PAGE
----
Rest Day

I am tired.  Very tired.  Not quite exhausted.  It’s the kind of generalised tiredness that has no particular rhyme, reason or obvious source.  I’m just a bit done in.  We’re not talking about the debilitating, all consuming fatigue that featured over chemo or that kind of groggy morphine induced stupor that I felt after surgery.  This a residual tiredness.  Ok – there are ways in which this version of tired is distinguishable:  The legs ache a bit, my breathing is a little laboured and my sluggish brain can’t get out of second gear, no matter how much coffee I pour down my throat.  If I had to, I could get up and out to do all sorts of things – but  for once I’m glad I don’t and, for today at least, I’m going to stay firmly rooted to the couch.

‘I’m tired too.  Try having a [full time job/young family/deadline/training plan/intensive skin care routine]’ I can imagine people thinking.  And absolutely – being tired is a fact of life.  In the ‘before times’ I’d spend weeks, maybe months on end in a state of near exhaustion and think nothing of it.  It’s what happens when you have one and a half full time jobs, put in 100k plus training weeks and fill your life to the point that you struggle find a spare hour a week to watch TV.  It’s probable that if I were obliged to do something today, I’d be fine – I’ve not exactly forgotten how to turn up and get to work.  That’s just as well because (once the admin delays have cleared) I’m imminently due to go back to the day job, albeit on a very cautiously planned phased return.  If today were the day, I’d be delighted to be back – I’ve missed it.

So I suppose I’m fine, really.  After all, I’ve been pretty active recently and have spent the past few weeks building the running back up, as well as busying myself with rehearsals and gigs etc.  Sleep is still an issue and I’m spending about three hours awake in the small hours before eventually dozing again and perhaps surfacing by the time the Today Programme is drawing to a close.  It’s gotten to the point that I left a rehearsal early on Monday and struggled to get through yesterday’s run.  Perhaps it’s not so surprising that all this has caught up with me.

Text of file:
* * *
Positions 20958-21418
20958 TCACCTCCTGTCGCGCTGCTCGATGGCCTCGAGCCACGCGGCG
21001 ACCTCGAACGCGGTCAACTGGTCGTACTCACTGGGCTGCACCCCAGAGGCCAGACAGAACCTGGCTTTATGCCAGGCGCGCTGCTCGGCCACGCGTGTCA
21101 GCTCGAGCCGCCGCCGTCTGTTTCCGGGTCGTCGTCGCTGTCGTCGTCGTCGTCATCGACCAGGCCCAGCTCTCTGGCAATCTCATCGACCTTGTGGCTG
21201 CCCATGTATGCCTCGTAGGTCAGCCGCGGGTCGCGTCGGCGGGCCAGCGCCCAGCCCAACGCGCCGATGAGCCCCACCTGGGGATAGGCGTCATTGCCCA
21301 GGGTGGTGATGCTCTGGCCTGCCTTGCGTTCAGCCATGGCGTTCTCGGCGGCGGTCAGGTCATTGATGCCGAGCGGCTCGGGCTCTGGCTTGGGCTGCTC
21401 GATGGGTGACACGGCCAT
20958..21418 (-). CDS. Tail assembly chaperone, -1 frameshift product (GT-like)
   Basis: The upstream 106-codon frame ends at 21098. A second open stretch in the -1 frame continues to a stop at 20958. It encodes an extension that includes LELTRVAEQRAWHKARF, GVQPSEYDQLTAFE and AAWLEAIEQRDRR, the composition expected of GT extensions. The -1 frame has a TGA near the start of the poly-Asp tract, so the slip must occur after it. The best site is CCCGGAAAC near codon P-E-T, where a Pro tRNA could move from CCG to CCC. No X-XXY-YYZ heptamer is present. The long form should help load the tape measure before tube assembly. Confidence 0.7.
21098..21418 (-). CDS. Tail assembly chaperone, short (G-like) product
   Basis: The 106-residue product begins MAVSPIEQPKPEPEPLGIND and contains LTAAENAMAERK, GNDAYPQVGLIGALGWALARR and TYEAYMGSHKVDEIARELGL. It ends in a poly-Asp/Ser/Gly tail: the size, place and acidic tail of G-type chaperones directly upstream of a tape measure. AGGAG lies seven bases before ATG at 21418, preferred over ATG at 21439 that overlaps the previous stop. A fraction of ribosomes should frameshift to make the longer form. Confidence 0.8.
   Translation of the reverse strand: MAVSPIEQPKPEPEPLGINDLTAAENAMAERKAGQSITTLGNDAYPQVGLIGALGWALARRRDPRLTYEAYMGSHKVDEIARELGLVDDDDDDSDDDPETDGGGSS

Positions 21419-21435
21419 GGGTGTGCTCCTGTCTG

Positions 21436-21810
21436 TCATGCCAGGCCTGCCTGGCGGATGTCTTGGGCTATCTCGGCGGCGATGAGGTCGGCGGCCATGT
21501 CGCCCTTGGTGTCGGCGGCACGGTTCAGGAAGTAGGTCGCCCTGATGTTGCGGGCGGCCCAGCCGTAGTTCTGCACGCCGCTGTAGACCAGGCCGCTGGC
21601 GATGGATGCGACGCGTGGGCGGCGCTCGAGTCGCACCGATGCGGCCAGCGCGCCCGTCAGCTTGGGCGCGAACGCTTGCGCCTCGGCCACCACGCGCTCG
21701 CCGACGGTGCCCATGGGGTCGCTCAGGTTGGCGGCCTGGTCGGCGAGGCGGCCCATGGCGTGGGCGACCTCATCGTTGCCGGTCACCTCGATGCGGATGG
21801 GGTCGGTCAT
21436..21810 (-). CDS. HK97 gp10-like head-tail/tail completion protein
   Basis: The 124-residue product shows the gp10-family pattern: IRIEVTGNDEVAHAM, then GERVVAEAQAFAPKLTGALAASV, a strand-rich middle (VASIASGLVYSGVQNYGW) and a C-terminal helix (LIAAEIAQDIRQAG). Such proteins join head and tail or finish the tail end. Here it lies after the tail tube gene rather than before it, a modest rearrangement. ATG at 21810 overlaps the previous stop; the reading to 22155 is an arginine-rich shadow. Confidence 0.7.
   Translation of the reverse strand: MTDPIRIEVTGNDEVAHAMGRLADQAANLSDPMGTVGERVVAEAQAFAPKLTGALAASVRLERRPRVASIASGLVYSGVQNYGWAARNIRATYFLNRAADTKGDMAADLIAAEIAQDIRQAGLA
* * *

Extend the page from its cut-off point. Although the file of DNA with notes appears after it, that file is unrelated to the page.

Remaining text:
But when you have cancer, nothing is straightforward.  One of the most often mentioned indications of a resurgence of the disease is the fatigue.  I’ve been told to look out for it recently, in addition to unexplained weight loss.  What if the cancer is taking hold again?  I’ve become pretty good at listening to my body – what if today is not just my body imploring me to rest, but a bright red flag being brandished in my face?!  The latest scan results don’t really provide me with any clues here.  Given I’m not undergoing any treatment to shrink the remaining tumours, it’s no surprise the liver cancer has grown,  but as that’s from 15 to 21mm and therefore not yet concerning, there’s still a good chance that chemo can hold off until Autumn.  This means I can now dare to hope for an enjoyable summer and to set up my award winning music department for the new school year before life becomes really difficult again.